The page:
World can be fed with only plant-based food

Sufficient plant proteins are produced in the world to feed todays world’s population, says Dr. Stacy Pyett, Program Manager Proteins for Life at WUR. She investigates the protein transition, which includes a shift to a more plant-based diet in high-income countries.

If all consumers on earth switch to a plant-based diet, more plant proteins will become available for human consumption, says Pyett, because currently roughly half of the plant proteins are used as animal feed. In addition, you need less farmland for this plant-based diet than with our current diet.

The amount of available vegetable proteins is more than sufficient

WUR calculations, using data from the World Food Organization FAO show that 630 million tons of protein were produced in the world in 2018: 109 million tons of animal proteins and 520 million tons of plant proteins. Pyett estimates that about half of the plant proteins were processed in animal feed. These will become available for human consumption when we switch to a purely plant-based diet. She also expects that a third of this production, as it is now, will be lost during harvest, processing, transport, storage, or in the store, or wasted by consumers. As a result, 346 million tons of plant proteins per year are available in the world.

She compares that number to the annual protein requirement of the world population. According to the World Health Organization, an average adult human needs between 50 and 60 grams of protein per day. This means the nearly 8 billion people on Earth need to eat 172 million tons of protein every year to stay healthy. If all world citizens reach the Dutch consumption of 79 grams of protein per person per day, we will need 227 million tons of protein on a global scale.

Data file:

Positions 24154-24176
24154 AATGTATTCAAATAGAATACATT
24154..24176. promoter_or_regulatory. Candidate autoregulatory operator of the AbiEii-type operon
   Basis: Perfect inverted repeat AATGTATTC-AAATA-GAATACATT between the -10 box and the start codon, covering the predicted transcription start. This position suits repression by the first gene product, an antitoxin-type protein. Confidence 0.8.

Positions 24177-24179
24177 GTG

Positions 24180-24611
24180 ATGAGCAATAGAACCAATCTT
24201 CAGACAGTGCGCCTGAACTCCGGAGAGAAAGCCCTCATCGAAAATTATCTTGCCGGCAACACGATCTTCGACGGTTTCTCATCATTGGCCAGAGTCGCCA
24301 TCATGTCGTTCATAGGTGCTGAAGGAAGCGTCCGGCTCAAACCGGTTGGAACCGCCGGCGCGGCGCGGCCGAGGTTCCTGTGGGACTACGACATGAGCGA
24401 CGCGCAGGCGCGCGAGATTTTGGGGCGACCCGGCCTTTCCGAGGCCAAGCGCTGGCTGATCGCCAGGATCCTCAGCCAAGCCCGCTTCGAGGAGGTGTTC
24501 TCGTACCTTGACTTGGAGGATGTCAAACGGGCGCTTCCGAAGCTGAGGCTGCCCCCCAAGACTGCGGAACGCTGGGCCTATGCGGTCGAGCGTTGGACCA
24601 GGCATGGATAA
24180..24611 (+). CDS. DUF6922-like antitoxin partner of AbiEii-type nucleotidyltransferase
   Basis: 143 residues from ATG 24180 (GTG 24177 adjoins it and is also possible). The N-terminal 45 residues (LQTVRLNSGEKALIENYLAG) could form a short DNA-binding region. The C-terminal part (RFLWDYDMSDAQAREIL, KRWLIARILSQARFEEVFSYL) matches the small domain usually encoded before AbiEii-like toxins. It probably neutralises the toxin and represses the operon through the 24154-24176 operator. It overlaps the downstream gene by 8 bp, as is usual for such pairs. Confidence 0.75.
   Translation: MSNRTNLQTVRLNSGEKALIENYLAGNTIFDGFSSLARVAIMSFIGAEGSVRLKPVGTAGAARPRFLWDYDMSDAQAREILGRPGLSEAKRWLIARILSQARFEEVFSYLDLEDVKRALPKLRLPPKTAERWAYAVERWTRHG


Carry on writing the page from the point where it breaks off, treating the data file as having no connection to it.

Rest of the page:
The worldwide availability of vegetable proteins (346 million tons) is therefore more than sufficient to meet the worldwide need for proteins (227 million tons).

Circularity diet has several benefits

In addition, Pyett looked at whether sufficient agricultural land is available worldwide for a purely plant-based diet. In doing so, she draws on research by Wageningen scientist, Dr. Hannah van Zanten, who calculated the necessary land use in the world for the current diet, the vegan diet and the ‘circularity diet’. This shows that the current diet requires an average of 0.17 hectares of agricultural land per person per day, while the vegan diet only requires 0.12 hectares. So with a completely plant-based diet you need almost 30 percent less agricultural land in the world, concludes Pyett.

She also notes, following Van Zanten, that the ‘circularity diet’ requires even less agricultural land in the world. In this circular agriculture, farm animals are fed on natural grasslands and residual streams, converting otherwise inedible biomass into animal proteins. In this way, a diet with little meat and a lot of vegetable protein is possible, and only requires between 0.08 and 0.11 hectares of agricultural land per person per day. This creates even more space to not only feed the world’s population, but also to restore nature, increase biodiversity, and plant carbon-capturing forests.

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